Improving Postsecondary Access Through Advanced Placement Programs

Advanced Placement programs enable students to earn college credit while enrolled in high school, thus creating a new pathway to higher education. However, AP courses are not universally available to students.

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Advanced Placement courses prepare students for college coursework and often provide students with college credits.

  • A 2008 study found AP students had better college graduation rates than students who did not take AP courses in high school.1
  • Thirty-one percent of colleges and universities consider a student’s AP experience when making scholarship decisions.2
  • Depending on the institution, students who score at least a three on an AP exam—the exams are scored on a five-point scale—are eligible to receive college credit at most postsecondary institutions.
  • Supporters of AP courses say they increase the rigor of high school coursework, preparing students for college-level work.
  • President Obama’s “Making College a Reality” initiative calls for a 50 percent increase in the number of students participating in AP or college-level classes by 2016.

Comprehensive AP policies make rigorous courses available to more students. According to the Education Commission of the States, some elements of a comprehensive AP policy include:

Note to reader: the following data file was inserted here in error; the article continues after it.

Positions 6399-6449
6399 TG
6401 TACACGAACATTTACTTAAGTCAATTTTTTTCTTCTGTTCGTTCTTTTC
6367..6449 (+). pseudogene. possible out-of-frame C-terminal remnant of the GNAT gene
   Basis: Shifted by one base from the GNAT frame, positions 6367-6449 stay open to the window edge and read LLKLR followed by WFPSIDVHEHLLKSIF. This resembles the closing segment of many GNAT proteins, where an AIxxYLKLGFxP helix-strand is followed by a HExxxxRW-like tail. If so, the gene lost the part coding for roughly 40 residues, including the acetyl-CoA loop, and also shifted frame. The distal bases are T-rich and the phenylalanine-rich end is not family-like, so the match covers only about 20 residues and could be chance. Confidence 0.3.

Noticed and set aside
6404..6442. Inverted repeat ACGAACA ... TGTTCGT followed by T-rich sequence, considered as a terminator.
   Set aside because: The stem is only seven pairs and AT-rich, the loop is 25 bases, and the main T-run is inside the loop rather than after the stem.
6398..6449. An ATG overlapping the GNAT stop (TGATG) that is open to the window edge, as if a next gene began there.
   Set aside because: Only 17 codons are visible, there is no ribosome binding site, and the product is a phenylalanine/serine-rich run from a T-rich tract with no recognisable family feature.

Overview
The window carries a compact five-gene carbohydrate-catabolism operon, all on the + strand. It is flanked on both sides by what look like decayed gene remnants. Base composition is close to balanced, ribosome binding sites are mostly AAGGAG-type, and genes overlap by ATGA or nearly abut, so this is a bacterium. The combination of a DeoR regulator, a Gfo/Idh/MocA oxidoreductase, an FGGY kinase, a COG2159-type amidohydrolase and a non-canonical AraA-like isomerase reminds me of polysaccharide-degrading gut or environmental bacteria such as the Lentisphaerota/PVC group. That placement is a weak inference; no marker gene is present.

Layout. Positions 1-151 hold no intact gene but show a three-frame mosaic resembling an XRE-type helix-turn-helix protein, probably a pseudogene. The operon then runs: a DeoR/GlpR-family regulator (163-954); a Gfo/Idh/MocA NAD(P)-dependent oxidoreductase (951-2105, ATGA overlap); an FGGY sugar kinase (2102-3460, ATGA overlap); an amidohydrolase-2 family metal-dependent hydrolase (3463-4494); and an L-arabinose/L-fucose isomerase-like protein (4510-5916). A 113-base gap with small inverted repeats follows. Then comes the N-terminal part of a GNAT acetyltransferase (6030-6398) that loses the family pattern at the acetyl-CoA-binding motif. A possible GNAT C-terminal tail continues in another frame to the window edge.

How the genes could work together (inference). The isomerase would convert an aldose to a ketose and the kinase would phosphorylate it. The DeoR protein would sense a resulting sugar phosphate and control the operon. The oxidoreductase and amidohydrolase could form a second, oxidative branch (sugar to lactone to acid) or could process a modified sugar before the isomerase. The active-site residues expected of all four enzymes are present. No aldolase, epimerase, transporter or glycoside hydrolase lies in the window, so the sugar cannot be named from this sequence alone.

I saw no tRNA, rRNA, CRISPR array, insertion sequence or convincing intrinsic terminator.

• Requiring all high schools to offer a minimum number of AP courses or offering financial incentives for districts and schools to provide AP courses;
  • Offering accountability incentives for districts and schools to provide AP courses, such as tying AP offerings to school accreditation;
  • Including a virtual school component to assist rural and small schools;
  • Establishing and providing funding for AP teacher training and professional development; and
  • Subsidizing student test fees for low-income students.3

Arkansas has enacted several bills to make AP courses more widely available to students.

  • A 2003 law requires all high school students have the opportunity to enroll in at least one AP course in the four core areas—English, math, science and social studies.4
  • A 1997 law provides for a school to receive $50 for each score of three or better by a student on an AP exam.4
  • The law requires local school districts are required to report student AP scores to the state Board of Education each year.4
  • A 2003 law made AP courses available through distance learning.4
  • A 2001 law increased the cap for AP and pre-AP professional development by $200 per student.4

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Sources:

1 The College Board. “AP and the cost of college.” (2009)
2 The College Board. “About AP
3 Jennifer Dounay, Education Commission of the States, "Policy Brief on Advanced Placement". (2006).
4 Arkansas Department of Education. “Arkansas and Advanced Placement: A Blueprint for Success.”

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